George Floyd: An anti-gun activist who preached peace, love and God

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Raised fists at a George Floyd memorial rally, May 2020. Image: Anthony Crider/Flickr

"We're here today because George Floyd is not here," Keith Ellison, Minnesota's first African-American attorney general, said on Wednesday afternoon. "He should be here. He should be alive, but he's not." Ellison then announced he was elevating the charge against fired Minneapolis police officer Derek Chauvin to second-degree murder.

Chauvin kneeled on George Floyd's neck for close to nine minutes, killing him. For the last three of those minutes, Floyd, who was handcuffed, was unresponsive. Ellison also announced he was charging the other three officers involved with Floyd's death with aiding and abetting murder. Communities of colour, already reeling from the disproportionate impacts they are suffering from the coronavirus, exploded in mass protest. George Floyd's murder, in the crucible of the twin pandemics of COVID-19 and police brutality, sparked a diverse rebellion against the scourge of systemic racism.

Many the world over have seen the video of George Floyd’s murder. Little, though, is known about the life of this 46-year-old African-American man. George Floyd will be celebrated with memorial services this week and a funeral in Houston on Tuesday.

George Perry Floyd, a native of Fayetteville, North Carolina, was raised in Houston's historically Black Third Ward. He had two adult children, Connie and Quincy Mason, and a six-year-old daughter, Gianna. He moved from Houston to Minneapolis several years ago, and worked security at the Conga Latina Bistro, losing his job recently as a result of the pandemic.

In an undated post on social media, George Floyd, who worked as a mentor to young people, condemned gun violence: "I got my shortcomings and my flaws, and I ain't better than nobody else. But, man, the shootings that's going on, I don't care what religion you're from or where you're at. I love you, and God loves you. Put them guns down."

Floyd's anti-gun activism attracted the attention of two Houstonians, hip-hop artist and entrepreneur Corey Paul and Pastor Patrick "P.T." Ngwolo, who were looking for contacts in the Third Ward for their social justice religious outreach. "We were extremely fortunate to meet George," Corey Paul said on the Democracy Now! news hour. "George was already preaching peace, love, God, unity, advocating against gun violence … before we showed up. So, when we got there, George basically said, 'If it's God business, then it's my business.'"

Pastor Ngwolo added, on Democracy Now!, "Big Floyd was one of the first people to help us, as a person of peace, to open up the neighborhood, let people know that we're OK." Big Floyd's death will have enduring impacts in the community he worked in, Corey Paul noted: "George can't simply be replaced. The neighborhoods that are spoken about oftentimes that need so much radical reformation, you can't just drop in people or information for change. It has to be from a genuine, holistic place. And that's what George represented."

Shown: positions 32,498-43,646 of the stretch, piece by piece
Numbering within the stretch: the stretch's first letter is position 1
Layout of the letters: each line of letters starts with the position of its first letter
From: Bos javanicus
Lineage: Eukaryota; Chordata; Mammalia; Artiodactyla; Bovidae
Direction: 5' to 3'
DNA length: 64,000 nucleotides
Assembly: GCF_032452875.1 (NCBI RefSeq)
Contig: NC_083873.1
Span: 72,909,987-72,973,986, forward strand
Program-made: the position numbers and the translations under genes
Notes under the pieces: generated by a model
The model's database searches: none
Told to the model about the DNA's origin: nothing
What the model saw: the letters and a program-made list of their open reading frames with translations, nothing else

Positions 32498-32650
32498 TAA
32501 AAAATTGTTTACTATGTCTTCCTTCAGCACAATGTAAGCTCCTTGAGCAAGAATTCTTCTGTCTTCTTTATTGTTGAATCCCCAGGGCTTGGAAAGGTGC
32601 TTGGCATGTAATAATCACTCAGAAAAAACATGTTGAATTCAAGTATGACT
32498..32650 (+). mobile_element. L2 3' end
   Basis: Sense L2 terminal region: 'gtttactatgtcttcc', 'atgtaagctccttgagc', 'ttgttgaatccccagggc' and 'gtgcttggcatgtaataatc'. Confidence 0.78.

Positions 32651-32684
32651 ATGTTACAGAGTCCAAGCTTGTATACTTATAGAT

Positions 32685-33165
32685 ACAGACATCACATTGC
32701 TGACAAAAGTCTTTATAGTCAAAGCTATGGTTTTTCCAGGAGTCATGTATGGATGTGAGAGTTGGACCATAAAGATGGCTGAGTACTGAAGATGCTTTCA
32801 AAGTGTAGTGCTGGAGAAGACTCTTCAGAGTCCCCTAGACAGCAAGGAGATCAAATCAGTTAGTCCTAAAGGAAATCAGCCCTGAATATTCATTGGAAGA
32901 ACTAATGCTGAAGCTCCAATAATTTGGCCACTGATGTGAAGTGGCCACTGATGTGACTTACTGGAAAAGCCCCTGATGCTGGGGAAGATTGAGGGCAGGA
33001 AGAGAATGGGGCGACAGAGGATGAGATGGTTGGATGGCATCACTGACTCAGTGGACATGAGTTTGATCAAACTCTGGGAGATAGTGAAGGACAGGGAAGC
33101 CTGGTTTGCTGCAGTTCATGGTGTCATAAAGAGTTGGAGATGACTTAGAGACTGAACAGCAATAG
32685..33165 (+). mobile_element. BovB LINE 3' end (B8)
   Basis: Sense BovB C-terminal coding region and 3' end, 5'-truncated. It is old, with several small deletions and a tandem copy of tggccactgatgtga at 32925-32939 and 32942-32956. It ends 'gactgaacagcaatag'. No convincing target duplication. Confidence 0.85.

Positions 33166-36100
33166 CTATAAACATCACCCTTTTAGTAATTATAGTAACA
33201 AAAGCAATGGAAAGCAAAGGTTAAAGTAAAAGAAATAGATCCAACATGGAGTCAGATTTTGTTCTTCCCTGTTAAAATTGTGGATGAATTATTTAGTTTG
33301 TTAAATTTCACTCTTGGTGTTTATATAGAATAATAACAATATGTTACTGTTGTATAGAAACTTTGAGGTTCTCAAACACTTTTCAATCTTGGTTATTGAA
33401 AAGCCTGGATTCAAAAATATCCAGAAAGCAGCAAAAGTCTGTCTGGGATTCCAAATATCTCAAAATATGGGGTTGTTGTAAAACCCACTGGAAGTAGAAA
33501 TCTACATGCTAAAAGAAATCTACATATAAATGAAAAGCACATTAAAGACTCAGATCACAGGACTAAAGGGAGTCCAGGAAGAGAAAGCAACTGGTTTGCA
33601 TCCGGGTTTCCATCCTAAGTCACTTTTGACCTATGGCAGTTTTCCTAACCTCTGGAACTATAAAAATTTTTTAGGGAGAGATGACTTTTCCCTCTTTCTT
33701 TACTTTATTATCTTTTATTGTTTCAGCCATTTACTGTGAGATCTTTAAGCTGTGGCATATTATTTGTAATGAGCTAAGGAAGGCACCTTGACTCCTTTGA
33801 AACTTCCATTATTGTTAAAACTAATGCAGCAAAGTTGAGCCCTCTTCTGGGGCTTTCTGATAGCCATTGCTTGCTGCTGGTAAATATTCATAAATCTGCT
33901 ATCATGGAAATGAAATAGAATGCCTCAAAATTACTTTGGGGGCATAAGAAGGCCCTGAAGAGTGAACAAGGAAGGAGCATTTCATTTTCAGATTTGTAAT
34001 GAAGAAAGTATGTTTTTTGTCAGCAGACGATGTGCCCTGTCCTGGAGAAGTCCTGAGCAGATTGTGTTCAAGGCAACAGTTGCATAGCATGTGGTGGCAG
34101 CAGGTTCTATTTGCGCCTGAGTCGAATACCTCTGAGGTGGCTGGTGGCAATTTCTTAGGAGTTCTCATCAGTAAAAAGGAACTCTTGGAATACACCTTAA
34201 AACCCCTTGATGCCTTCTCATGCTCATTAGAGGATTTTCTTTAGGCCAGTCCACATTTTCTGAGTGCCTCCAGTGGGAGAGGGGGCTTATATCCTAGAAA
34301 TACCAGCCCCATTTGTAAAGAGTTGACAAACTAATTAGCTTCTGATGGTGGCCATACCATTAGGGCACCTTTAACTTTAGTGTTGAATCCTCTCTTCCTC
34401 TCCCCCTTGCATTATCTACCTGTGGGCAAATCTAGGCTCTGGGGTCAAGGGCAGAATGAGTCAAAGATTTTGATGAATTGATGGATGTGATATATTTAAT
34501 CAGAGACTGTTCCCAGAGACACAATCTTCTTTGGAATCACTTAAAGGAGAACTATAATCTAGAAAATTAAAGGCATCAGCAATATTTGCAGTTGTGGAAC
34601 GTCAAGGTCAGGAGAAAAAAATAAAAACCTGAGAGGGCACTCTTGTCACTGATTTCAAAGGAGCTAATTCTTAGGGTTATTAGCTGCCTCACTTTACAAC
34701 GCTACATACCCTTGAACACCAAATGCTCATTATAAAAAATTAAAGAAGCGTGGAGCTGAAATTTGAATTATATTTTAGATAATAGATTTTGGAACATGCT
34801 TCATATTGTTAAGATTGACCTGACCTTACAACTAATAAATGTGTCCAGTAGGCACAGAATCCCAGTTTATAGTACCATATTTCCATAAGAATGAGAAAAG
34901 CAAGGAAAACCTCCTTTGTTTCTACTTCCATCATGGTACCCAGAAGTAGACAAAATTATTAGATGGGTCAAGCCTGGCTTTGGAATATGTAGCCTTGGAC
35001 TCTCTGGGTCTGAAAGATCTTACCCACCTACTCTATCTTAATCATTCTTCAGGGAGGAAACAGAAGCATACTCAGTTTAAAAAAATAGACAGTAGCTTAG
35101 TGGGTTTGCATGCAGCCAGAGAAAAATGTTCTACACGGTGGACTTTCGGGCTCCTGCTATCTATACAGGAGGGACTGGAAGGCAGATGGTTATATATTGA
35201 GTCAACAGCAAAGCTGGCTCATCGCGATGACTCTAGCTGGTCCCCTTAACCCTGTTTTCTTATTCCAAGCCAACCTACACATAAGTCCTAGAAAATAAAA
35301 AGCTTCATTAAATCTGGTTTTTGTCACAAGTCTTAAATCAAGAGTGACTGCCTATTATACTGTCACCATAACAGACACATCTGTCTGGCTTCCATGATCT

One of the many photos of George Floyd posted by his friends online shows him with a group at an outdoor baptism. "Big Floyd," 6'4" tall, holds a Bible aloft above the heads of the others. The image, juxtaposed with the photo of President Donald Trump orchestrated by the White House this week, exposes the chasm between Floyd's genuine faith and activism and Trump's naked propaganda.

Washington, D.C. has been the scene of some of the most vigorous of the protests against Floyd's murder. Day and night, protesters filled Lafayette Square, across the street from the White House. The Secret Service ushered Trump into the White House bunker on Friday night as the protest grew in size and energy. On Monday, federal agents, reportedly on Attorney General William Barr's orders, aggressively cleared the park. Riot police blanketed the massive crowd of peaceful protesters with tear gas, then charged, brandishing shields, beating people, firing rubber-coated steel ball bullets and pepper spraying wantonly. With the park cleared, Trump and his entourage, including the secretary of defense and the chairman of the Joint Chiefs of Staff, marched to the nearby boarded-up St. John's Episcopal Church, where Trump hoisted a Bible for a photo op, without opening the book or citing any verse. The hollow stunt and the police violence that preceded it were condemned widely by clergy, elected officials and members of the public.

Pastor Ngwolo commented, "Had he opened it [the Bible], he would see that our country needs him to bring down the rhetoric, to bring people together, and, hopefully, bring this to a peaceful resolution."

The paroxysm of protest, the torrent of outrage over the police killing of George Floyd will not be silenced. A full investigation and vigorous prosecution of the four fired officers will bring some measure of justice. But the fire George Floyd lit with his dying words, "I can’t breathe," will burn until the plague of racism is purged from our body politic.

Amy Goodman is the host of Democracy Now!, a daily international TV/radio news hour airing on more than 1,300 stations. She is the co-author, with Denis Moynihan, of The Silenced Majority, a New York Times bestseller. This column originally appeared on Democracy Now!

Image: Anthony Crider/Flickr

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